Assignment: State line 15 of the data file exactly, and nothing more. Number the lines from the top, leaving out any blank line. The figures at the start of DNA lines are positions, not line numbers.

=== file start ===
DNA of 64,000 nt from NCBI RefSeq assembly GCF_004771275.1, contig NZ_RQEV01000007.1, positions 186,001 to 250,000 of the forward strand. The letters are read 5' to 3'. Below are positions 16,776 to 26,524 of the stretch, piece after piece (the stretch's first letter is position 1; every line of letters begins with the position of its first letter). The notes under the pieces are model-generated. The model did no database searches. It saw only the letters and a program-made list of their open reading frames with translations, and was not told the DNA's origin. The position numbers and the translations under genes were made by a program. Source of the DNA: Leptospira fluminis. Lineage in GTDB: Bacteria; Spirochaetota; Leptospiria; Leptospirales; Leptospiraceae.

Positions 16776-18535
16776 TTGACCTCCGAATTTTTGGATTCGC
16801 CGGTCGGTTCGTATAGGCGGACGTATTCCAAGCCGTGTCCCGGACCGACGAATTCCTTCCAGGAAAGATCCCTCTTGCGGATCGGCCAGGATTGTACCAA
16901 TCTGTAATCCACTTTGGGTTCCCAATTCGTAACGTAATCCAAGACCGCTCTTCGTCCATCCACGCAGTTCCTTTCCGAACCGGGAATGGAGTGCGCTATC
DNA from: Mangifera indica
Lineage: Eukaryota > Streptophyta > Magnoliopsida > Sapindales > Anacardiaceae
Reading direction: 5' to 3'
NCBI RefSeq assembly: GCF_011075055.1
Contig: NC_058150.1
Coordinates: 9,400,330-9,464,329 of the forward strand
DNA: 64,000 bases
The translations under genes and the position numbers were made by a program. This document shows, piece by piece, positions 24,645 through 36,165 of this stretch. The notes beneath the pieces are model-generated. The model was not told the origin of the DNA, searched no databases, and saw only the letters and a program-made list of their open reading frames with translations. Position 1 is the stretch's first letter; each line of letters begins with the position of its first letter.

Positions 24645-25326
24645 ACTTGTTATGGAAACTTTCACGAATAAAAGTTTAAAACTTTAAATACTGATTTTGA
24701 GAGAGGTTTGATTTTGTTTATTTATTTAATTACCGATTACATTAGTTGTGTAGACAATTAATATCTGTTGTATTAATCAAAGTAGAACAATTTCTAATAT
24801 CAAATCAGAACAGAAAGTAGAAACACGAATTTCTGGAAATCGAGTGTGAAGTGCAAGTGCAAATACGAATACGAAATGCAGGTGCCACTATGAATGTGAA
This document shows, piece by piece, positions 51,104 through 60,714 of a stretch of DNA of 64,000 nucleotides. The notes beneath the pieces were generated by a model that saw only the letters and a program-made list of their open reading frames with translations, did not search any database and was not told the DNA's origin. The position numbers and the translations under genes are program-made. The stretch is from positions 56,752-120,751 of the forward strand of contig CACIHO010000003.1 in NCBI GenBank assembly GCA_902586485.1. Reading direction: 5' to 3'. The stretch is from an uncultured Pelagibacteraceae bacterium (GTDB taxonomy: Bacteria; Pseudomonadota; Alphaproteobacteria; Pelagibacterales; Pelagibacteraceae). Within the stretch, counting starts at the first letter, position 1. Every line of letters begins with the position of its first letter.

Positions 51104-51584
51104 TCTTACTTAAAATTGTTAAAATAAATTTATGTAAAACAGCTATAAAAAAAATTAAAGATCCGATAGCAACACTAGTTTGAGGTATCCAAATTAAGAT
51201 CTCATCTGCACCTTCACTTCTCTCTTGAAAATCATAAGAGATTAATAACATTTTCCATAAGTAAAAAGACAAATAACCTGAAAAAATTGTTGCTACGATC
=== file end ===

24645 ACTTGTTATGGAAACTTTCACGAATAAAAGTTTAAAACTTTAAATACTGATTTTGA